I did a little performance in my studio over the weekend, in which I selected a recent Jogging post, then converted it into a digital knitting pattern, knitted it, and then tried to disguise myself as it, all the while submitting my progress to Jogging, with mixed results.
“we are open-source-extremists, the feminist virus infecting your thoughts.” – Pussy Riot
Pussy Riot supporters around the world have been protesting their imprisonment by donning homemade balaclavas like the ones worn during the performance for which they were arrested. Balaclavas are illegal in some parts of the world, so I created this pattern for the open-source Brother electronic knitting machine hack, so that you can make your own homemade balaclava, with images of the members of Pussy Riot who were arrested displayed on it. Now, anyone who creates these open-source balaclavas can be recognized as a supporter of Pussy Riot and their open-source values.
It’s a completely open source idea, and on our website, when we would document performances, we would show everything; we’d put the text, and we’d even show some of the ways the performance was accomplished, because we are creating this conception of a performance group, hoping that other people across the world can do it in their own countries. The important thing is to diagnose problems in your own country. That being said, we’re open, but we’re not totally open: a group member has to be a female, has to have certain kinds of political views, has to be essentially a like-minded individual with us. –Pussy Riot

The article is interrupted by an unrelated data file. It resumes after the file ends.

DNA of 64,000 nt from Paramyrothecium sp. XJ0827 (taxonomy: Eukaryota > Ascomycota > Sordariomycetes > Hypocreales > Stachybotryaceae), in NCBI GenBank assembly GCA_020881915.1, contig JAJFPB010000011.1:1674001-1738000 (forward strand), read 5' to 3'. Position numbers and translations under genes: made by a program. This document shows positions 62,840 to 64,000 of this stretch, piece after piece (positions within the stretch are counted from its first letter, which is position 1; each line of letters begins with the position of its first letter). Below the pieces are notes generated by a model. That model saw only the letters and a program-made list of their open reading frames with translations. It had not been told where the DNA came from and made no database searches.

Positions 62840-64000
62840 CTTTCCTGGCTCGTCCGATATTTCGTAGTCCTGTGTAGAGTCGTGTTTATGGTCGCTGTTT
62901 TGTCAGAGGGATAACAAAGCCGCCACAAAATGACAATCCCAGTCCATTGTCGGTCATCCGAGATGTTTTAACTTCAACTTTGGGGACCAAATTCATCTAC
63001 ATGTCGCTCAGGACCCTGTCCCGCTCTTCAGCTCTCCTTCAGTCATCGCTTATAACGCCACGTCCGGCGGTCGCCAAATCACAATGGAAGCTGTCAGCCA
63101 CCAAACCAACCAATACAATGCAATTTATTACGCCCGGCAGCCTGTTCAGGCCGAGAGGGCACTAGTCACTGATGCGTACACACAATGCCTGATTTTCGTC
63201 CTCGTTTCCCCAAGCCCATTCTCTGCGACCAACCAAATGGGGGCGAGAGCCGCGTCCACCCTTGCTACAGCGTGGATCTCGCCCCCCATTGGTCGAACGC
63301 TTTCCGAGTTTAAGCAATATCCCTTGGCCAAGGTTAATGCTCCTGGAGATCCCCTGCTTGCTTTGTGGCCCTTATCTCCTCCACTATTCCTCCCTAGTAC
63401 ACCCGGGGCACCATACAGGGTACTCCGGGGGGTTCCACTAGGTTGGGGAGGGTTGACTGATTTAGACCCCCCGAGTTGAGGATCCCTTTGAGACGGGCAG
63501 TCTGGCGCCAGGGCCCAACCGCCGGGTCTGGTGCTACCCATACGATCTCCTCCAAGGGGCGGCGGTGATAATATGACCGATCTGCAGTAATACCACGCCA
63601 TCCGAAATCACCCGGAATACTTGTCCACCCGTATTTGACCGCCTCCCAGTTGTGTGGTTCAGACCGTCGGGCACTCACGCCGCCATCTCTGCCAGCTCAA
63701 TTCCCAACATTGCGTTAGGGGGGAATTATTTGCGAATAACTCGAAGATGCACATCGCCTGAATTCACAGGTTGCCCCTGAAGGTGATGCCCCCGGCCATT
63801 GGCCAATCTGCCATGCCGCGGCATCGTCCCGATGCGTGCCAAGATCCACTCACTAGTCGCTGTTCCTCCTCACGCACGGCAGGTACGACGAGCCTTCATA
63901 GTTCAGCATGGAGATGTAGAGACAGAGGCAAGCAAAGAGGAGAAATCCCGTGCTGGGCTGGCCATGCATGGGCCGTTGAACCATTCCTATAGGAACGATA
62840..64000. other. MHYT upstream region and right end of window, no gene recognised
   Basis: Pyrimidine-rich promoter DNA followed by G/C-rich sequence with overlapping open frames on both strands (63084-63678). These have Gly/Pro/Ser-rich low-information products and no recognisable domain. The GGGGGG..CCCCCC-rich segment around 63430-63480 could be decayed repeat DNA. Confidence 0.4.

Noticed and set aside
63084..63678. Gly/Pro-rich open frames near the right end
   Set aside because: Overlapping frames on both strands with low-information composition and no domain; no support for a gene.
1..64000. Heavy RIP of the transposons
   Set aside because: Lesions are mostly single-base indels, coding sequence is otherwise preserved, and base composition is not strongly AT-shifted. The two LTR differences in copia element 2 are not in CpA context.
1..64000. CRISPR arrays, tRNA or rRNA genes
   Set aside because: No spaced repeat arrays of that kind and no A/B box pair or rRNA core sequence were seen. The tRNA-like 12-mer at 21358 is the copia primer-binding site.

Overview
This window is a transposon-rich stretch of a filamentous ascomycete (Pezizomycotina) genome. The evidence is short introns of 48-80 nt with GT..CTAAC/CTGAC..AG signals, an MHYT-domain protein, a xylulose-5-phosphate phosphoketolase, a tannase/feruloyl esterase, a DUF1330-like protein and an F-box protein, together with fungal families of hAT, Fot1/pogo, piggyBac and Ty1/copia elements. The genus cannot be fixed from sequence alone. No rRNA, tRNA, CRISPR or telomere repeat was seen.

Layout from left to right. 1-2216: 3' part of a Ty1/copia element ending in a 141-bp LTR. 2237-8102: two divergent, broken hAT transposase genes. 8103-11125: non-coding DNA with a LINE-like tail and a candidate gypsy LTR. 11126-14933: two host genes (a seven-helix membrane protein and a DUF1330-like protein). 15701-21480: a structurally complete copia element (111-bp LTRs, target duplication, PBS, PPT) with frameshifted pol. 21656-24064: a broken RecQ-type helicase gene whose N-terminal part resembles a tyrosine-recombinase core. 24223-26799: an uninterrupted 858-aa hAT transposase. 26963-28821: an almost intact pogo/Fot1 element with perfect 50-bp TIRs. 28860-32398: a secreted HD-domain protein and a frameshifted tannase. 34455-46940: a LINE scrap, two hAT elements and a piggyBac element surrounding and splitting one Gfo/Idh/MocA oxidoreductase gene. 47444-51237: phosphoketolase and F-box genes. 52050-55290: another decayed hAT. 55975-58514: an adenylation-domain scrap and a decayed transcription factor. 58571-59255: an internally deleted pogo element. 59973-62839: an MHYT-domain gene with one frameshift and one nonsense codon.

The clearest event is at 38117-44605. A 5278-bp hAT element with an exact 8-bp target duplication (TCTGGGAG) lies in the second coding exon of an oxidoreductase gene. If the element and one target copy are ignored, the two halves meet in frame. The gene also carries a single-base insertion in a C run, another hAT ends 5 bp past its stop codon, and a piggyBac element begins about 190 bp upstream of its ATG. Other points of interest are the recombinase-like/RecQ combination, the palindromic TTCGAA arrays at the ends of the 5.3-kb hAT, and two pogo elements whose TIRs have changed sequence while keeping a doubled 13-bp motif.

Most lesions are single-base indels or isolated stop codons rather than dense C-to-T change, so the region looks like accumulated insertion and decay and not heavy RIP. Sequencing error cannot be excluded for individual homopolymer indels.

For anyone with access to a hacked electronic knitting machine, here is the image I used as the pattern: pussy-riot-final-198
and here’s a video of the balaclava-making process:
Obviously, most Pussy Riot supporters probably don’t have access to an electronic domestic knitting machine, which they’d have to hack in order to created this knitted balaclava, so I put together a tutorial for making a DIY Pussy Riot Balaclava from an old t-shirt and some iron-on transfer paper:
The Rubberbandits posted this image of themselves wearing the balaclavas that I made for them. I shipped the balaclavas well over 2 months ago, but they were presumed to be lost in the post, so I’m delighted that these finally made it to the boys.
I just got a comment on the “Identity-Preserving Balaclava” project that I posted on the Instructable’s website a few months ago. The comment was from a band that made a music video inspired by my project. Check it out:
This is really the best thing that could possibly happen.